Hello. This is by far the most elaborate and insightful response I've got across a few popular forums.

You see, the app is so badly written that it becomes an actual advantage to me.
For example it doesn't really checks if the tablet is really connected to the Internet (capital I). I can connect the tablet to an adhoc network from another phone without internet connection and it will not realise that it's offline (no popups about lack of connection).

Please, help me understand one thing. If I know what packets the app sends and where it sends them, and I know the responses it gets each time (they are always the same), why would I not be able to simply swap the response with tiles that I want to feed it?
If you look at the picture, it asks for a tile associated to a particular coordinate: ../arcgis/rest/services/World_Tope_Map/MapServer/tile/XX/YYYY/ZZZZ

What stops me from swapping that address with tcpdump or just dns plus a response (green in the picture)?

Thank you very much.
 

gvisoc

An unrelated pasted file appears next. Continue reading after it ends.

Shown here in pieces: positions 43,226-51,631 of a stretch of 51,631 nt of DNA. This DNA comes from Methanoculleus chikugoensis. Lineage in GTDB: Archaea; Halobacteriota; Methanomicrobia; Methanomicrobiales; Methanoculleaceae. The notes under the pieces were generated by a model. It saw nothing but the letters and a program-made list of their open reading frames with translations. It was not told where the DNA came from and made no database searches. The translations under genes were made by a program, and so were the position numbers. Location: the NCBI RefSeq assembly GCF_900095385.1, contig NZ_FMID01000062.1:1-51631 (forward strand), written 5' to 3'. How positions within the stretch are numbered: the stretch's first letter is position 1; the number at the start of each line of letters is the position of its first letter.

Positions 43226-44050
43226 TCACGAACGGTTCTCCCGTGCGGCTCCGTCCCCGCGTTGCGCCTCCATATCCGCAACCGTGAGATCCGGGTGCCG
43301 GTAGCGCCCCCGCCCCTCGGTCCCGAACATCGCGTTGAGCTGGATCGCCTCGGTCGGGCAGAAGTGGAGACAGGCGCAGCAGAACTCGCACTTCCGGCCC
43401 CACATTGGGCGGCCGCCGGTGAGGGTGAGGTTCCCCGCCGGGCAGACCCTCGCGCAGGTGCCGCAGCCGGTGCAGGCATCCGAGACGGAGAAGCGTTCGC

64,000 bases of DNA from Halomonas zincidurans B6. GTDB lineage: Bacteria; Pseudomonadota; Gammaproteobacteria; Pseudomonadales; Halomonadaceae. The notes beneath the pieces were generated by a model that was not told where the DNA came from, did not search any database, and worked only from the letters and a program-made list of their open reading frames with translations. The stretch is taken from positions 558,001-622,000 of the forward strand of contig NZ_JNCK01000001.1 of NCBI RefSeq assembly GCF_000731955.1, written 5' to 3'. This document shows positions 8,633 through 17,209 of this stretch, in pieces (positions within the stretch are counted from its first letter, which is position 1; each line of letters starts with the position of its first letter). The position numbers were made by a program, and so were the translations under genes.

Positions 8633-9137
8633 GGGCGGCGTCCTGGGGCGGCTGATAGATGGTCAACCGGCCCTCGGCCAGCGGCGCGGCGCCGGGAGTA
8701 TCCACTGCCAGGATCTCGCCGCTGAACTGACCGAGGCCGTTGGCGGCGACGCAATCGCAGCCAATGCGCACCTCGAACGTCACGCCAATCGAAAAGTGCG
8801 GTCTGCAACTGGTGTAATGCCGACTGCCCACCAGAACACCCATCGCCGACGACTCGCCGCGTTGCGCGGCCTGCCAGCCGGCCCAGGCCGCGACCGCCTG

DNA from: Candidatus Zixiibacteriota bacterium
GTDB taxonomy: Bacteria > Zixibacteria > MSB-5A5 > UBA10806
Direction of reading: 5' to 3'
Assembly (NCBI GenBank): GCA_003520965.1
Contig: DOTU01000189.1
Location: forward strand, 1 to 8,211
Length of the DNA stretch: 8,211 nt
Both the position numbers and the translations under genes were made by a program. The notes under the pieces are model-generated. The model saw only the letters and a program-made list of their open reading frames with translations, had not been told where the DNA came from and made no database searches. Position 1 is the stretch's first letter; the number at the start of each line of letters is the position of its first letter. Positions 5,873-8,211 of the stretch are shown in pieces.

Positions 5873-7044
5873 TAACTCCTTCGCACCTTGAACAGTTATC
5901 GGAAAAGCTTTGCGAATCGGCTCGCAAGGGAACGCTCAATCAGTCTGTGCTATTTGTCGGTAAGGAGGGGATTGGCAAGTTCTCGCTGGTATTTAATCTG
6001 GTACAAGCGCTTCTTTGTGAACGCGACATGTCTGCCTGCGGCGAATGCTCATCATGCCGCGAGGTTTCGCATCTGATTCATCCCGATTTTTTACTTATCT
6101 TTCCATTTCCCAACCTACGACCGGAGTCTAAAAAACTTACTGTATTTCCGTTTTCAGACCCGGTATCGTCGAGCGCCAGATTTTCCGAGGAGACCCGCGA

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If the app is so badly written than how you describe it, it may actually work if the responses of the map services match in terms of format. Otherwise, it may crash. But of course you can try.

In a properly written application that uses secure communications, you wouldn't be able to do so because the mobile app would be trying to make sure the server it intended to talk to, is the same that puts together the response. In such case, by changing it in your local network, you would break the channel by breaking the security of it, so to speak. However, if the app is not using any kind of security, you may be able to swap the responses as long as they are compatible in format.

But, for the same reason, I would advise against using the app. Applications that not check what server are talking to, and if the same server is the one sending the response, represent a risk of code injection. Depending on the permissions the app is asking to use, the risk may be higher or lower (definitely very high if your phone is rooted).